When Should I Incorporate My Startup?

Alan McGee, 

Head of Product

Incorporation can be both expensive and confusing, which are a few reasons that many founders delay the process. So when exactly should you incorporate your startup? The short answer is: as early as possible.

Specifically, you’ll want to be incorporated as soon as (or before) you have any of the following:

  • A partner
  • An employee
  • An investor
  • A customer
  • A grant
  • A need for a bank account
  • Any intellectual property (including trademarks or computer code)
  • Any potential liability
  • Any assets

These things will happen quickly, and they’ll signal a need for incorporation for one a few basic reasons.

Protecting personal liability

Corporations are meaningfully distinct entities from the people who own them, but can mostly do the same things (like enter into contracts or buy and sell products). But while a person who is doing business activities as herself is personally liable for them (and their effects), members of a corporation are not personally liable for the activities and agreements made by the corporation.

So, if a court judges against your startup for some reason in a suit, or if you find yourself unable to fulfill contracts—whether they’re with employees, contractors, suppliers, or customers—the courts or the other party in the contract won’t come after you and your personal assets. Instead, the corporation is responsible for bearing any penalty.

Assets and intellectual property

Like liability, many of the benefits of incorporation are tied to the company’s status as an independent entity. This entity can own assets like capital, equipment, and intellectual property (IP). All of these increase your company’s value, especially from the perspective of future investors and existing shareholders.

For example, if you do not protect your IP early then you’ll introduce downstream risks on future financings and/or in the market through competition. Keeping that IP within the walls of an incorporated entity reduce risks if done properly, and they can benefit from corporate laws that have already been built around scenarios like this.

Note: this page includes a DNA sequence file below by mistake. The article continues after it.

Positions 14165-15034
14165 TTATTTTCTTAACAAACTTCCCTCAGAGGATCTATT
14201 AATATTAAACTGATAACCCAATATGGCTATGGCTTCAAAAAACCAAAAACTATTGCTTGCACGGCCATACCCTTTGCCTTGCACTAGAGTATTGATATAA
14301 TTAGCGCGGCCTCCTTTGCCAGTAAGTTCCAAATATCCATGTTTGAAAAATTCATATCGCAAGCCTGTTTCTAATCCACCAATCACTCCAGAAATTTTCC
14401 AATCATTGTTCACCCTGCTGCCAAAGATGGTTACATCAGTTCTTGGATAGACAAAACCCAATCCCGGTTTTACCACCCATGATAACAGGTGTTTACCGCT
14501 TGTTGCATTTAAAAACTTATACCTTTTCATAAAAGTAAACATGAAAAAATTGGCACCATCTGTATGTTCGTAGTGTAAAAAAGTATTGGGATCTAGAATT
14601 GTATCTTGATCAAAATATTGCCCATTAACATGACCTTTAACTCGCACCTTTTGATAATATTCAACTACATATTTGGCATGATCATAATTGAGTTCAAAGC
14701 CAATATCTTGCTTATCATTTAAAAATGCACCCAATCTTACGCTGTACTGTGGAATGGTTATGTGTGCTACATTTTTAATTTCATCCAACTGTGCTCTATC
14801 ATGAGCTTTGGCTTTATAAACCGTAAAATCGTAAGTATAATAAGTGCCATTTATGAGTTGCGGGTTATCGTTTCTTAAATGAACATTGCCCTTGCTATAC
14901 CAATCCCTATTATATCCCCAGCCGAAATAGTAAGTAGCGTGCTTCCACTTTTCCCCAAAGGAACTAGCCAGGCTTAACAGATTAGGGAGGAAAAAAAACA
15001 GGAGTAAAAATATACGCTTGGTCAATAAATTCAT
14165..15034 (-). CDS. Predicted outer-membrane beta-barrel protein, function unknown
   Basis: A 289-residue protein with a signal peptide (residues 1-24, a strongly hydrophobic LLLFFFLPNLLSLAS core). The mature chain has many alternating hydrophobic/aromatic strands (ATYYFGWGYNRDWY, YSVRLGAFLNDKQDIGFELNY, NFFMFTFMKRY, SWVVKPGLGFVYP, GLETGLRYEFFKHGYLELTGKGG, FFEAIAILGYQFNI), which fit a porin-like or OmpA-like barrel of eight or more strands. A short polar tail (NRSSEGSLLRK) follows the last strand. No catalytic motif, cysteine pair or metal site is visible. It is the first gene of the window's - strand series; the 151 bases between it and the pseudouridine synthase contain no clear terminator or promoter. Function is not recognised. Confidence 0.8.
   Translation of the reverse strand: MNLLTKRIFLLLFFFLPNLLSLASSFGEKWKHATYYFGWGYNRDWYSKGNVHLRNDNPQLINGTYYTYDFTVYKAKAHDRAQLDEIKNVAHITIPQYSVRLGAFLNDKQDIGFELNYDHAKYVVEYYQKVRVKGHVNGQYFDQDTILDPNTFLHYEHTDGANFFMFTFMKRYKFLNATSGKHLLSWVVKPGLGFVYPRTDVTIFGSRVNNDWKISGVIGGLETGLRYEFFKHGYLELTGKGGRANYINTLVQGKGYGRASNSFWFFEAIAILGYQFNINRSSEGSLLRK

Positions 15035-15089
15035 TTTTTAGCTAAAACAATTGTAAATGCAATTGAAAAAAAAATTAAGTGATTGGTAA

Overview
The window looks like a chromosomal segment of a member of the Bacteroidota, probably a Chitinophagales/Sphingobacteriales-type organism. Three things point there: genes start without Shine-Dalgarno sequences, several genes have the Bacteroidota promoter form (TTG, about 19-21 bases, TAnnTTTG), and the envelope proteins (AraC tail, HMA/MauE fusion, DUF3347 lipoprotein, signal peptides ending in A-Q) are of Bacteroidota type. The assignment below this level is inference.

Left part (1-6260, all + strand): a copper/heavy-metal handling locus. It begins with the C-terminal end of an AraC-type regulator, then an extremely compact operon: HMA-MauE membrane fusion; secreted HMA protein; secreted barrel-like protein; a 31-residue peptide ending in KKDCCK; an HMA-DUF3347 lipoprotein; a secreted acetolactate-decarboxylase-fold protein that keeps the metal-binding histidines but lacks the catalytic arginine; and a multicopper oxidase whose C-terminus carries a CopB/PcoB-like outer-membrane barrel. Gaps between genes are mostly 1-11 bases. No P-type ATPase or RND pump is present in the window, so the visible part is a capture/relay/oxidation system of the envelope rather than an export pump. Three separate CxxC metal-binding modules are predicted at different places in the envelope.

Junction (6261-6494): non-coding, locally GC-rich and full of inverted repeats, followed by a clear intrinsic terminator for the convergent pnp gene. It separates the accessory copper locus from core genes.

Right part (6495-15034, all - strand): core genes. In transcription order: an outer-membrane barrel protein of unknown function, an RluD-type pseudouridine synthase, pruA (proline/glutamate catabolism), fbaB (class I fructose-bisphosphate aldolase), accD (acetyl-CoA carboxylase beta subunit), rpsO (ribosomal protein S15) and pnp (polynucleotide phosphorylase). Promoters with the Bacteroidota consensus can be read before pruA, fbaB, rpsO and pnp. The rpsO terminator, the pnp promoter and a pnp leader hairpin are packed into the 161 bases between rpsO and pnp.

Distributing ownership

This is part of what makes startups so exciting. The division of startup equity, which is a process of granting shares to co-founders or other key stakeholders, enables the company to track exactly who owns what in the company. This is especially critical for future liquidity events, like when you’re acquired or you take your company public through an IPO. You can also create equity incentive programs (the most common form being an option pool), which sets aside a slice of the company to offer to future employees and advisors as part of their compensation package.

Ownership distribution varies by the type of startup legal entity you select. We’ve given a full account of the reasons startups should incorporate as Delaware C-Corporations before, just know that when it comes time to fundraise that professional investors will almost always expect startups to be structured as C-Corporations. It simplifies ownership, and they’re more familiar working with laws that govern C-Corporation.

Tax implications

The sooner you become incorporated, the easier it will be on you and your employees’ personal tax returns. There is a cost of ownership—your company has a value, and anyone who owns part of it must recognize that value on their taxes (now, or later depending on how ownership was distributed and certain elections of the recipient).

Before you have traction or investment, your company valuation will be small. The impact on your taxes is trivial in the early days, but increases over time. As Keyvan Firouzi, CFA, Principal of Preferred Return here at Gust explains, “Incorporating as soon as possible means there is no question that the company is giving shares of little value—the sooner you do it, the easier it is to argue that you’re ‘worthless,’ which minimizes your tax liability.”

That’s also something to keep in mind if you choose an LLC over a C-Corporation, as any conversion process to a C-Corp also means working with lawyers and accounts to try and work around taxable events. You’re typically doing this when fundraising, and considering tax implications adds another level of cost and complexity that you’re going to wish you avoided.

In short, incorporating early is something your startup should consider and these are a few of the primary reasons that we require it as the first step for founders on Gust Launch.


This article is intended for informational purposes only, and doesn't constitute tax, accounting, or legal advice. Everyone's situation is different! For advice in light of your unique circumstances, consult a tax advisor, accountant, or lawyer.